Buzz Out Loud 795: New Zealand judge misses entire point of Internet

In the news today, NBC fails to medal in its online streaming of the Olympics, but Google never fails to meddle (by driving up and down your private roads). OK, that was a Tom joke.

Molly Wood Former Executive Editor
Molly Wood was an executive editor at CNET, author of the Molly Rants blog, and host of the tech show, Always On. When she's not enraging fanboys of all stripes, she can be found offering tech opinions on CBS and elsewhere, and offering opinions on everything else to anyone who will listen.
Molly Wood
4 min read

In the news today, NBC fails to medal in its online streaming of the Olympics, but Google never fails to meddle (by driving up and down your private roads). OK, that was a Tom joke. Also, the Obama text dissected (but not in a political way), the Pentagon and its fake cat brains, and how to vote better.
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Google finds no privacy on private roads

No matter how NBC spins it, Olympics Web strategy comes up a loser

The Obama SMS: (Un-)gratifying instantification

NZ judge bans online publishing of accuseds’ names

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Pentagon begins fake cat brain project

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Brent Ohio
Voting PSA for Ohioans and beyond.

Critique of new CNET design.


Hey BoL,

I saw this on CNN last night and thought it was interesting. If you go to ObamaBiden.org you are sent directly to Ebay. That's a smart fella to get that domain. CNN also reported that the domain obamabiden2008.com was bought back in 2006. I think I’m going to have to do some political investigation for some 2012 names. Maybe a Merritt/Wood ticket, or Wood Merritt. Either way would be great. Hey, maybe even a Howell/Best Buy Guy ticket. Love the show.

Emmanuel from Madison, Wis.


Hey Tom & Molly,

I’m catching up on episodes--in Episode 791, Mike in New Hampshire wrote in about the ban on cell phones for air traffic controllers in the U.S. The Federal Aviation Administration claims that this ban is a concern because of interference, but we never had any problems that I or my co-workers are aware of. Also, when dignitaries, visitors, or Secret Service agents are in the control room, they are not asked to check their phones at the door.

This was purely a smack-down move on the part of the FAA. I understand that we cannot be using our phones for personal calls while controlling aircraft, but I, too, have experienced situations where our personal cell phones have been instrumental in saving the day when FAA equipment failed.

I believe Tom mentioned the possibility of using Skype, but our computers are not considered secure until they are broken. I don’t mean the computers that are connected to the radar scopes, I mean just the Windows computers that have no tie-in to our operations. We can’t even download a PDF file or access a USB drive or a CD--Skype would be waaaayy beyond our realm of possibility.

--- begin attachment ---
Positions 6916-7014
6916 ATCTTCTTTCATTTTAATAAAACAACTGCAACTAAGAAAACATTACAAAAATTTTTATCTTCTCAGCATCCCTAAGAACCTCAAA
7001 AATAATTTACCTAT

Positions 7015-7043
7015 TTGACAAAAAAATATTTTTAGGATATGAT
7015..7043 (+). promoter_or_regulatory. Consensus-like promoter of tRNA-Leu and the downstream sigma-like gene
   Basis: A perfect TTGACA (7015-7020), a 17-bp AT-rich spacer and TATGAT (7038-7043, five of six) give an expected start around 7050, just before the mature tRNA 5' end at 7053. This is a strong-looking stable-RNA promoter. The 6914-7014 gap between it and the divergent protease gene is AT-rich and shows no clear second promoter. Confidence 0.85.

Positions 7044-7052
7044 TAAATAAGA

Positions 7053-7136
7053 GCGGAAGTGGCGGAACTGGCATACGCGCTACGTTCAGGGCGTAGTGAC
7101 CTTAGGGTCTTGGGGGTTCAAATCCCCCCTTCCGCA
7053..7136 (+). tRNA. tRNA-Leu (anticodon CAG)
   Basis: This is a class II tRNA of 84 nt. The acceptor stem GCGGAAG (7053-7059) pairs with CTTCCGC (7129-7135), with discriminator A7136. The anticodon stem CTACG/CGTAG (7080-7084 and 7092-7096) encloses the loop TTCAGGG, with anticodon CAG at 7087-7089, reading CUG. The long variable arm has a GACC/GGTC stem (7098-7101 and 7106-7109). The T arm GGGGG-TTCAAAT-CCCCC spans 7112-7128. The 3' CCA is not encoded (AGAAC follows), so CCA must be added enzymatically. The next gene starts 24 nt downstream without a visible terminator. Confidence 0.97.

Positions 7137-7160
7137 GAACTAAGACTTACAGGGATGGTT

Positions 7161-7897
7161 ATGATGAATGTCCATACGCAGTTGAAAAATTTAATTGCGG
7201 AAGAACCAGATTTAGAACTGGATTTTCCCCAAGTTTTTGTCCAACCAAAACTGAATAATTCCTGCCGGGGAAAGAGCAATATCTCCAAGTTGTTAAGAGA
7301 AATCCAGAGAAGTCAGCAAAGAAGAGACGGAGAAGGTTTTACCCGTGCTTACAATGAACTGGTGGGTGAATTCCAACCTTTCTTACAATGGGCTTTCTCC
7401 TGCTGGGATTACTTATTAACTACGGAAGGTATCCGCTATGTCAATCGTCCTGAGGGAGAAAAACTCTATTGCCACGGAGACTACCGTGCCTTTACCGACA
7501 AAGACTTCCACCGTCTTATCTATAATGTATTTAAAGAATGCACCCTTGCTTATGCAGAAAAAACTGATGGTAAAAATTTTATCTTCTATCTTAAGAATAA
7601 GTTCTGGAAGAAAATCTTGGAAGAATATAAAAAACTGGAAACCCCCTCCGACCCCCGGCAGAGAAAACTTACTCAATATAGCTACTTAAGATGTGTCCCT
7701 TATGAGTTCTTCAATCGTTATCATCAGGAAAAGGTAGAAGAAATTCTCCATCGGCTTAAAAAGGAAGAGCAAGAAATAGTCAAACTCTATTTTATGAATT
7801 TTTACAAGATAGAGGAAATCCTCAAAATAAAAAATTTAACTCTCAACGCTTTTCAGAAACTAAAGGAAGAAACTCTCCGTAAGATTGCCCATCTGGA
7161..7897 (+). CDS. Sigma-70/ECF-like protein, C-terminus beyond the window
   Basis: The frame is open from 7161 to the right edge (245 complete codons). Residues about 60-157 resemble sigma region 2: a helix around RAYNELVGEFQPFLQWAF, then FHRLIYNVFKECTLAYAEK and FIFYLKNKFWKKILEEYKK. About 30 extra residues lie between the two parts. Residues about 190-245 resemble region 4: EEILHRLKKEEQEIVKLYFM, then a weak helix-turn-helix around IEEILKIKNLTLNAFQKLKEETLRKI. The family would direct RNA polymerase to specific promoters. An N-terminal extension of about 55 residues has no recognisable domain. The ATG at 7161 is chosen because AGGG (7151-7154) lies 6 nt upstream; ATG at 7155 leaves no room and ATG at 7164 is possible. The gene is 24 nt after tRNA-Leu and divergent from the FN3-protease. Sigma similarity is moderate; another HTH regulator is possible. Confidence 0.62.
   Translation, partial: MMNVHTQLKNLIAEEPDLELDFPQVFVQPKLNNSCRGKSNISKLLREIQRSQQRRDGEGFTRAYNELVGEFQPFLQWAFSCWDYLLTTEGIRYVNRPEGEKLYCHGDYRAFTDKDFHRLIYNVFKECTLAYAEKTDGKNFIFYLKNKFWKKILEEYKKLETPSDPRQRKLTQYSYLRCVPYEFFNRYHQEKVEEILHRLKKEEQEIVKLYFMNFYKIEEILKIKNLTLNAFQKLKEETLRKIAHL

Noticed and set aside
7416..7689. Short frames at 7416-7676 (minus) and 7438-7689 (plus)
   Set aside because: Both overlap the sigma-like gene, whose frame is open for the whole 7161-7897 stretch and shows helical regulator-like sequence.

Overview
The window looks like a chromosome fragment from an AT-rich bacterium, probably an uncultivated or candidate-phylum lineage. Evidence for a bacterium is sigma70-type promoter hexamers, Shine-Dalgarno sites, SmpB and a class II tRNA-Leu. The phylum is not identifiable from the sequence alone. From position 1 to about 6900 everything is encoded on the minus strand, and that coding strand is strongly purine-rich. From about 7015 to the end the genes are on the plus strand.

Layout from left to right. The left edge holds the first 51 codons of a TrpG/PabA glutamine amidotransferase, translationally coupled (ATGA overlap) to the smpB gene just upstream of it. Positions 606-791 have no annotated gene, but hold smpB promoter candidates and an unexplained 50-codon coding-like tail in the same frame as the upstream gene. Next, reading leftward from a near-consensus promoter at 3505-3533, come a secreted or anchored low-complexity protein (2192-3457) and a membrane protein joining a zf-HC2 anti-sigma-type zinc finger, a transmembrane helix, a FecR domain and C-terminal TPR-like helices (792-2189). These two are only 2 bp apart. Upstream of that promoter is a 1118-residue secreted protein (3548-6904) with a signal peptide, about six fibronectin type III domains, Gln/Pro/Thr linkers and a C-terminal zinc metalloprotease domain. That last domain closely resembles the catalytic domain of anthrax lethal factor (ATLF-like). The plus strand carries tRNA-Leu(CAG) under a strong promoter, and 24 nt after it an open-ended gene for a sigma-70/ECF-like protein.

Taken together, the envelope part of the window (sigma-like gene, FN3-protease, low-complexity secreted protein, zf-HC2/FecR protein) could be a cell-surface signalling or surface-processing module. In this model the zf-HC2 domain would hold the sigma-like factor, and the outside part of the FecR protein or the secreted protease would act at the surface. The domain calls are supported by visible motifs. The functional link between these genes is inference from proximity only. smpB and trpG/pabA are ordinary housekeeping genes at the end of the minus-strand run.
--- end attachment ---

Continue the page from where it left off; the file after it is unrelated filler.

On a side note, I have accidently taken my iPhone into the control room, and while I can hear the zzzt-zzzt sound from the GSM, the pilots don’t hear it (I asked a few).

As they say--love the show,
Molly in Albuquerque


Hey Tom Molly and Jason,

It’s, oh, let’s say Chris former snowman hunter. Recently I got a bug up a certain bodily place to purchase the soundtrack to the Coen Brothers neo-Capraesque Hudsucker Proxy. Like a good Buzz listener, I checked out the DRM-free Amazon MP3 store first, but no joy. I checked iTunes to similar no joy results.

So I checked out Amazon CD sales. The price for said CD was $16.98. The price for the whole fracking movie on DVD, actors, story, music, and ALL was $9.99. Say what you want about the MPAA’s thug tactics recently, but they’ve got a ways to go before they’re fighting in the same weight class as the RIAA. How is the music for a movie on a CD more expensive the movie?! Under this logic, shouldn’t the RIAA be suing the MPAA for undercutting the market? I mean, every bar of the music on that CD is in the movie’s soundtrack.

I offer this to ask if there’s a clearer illustration of the hellish music scape the RIAA has cursed us to, I’d like to hear it.

Insert robotic LOVE THE SHOW here.



Hey BOL Crew,

I was just listening to Episode 794 where you guys were talking about Verizon having to go back and inspect all its FIOS installations, and then comparing that to AT&T’s U-Verse and how that service has been blamed with starting a few fires, and I think this begs the questions: is this what these companies meant when they said we would get “Blazing” fast speeds? Should your fiber installation kit come with a fire warning? “Warning: blazing fast speeds may cause fire. Please surf responsibly”.

Love the show!

-Ryan from Boise, Idaho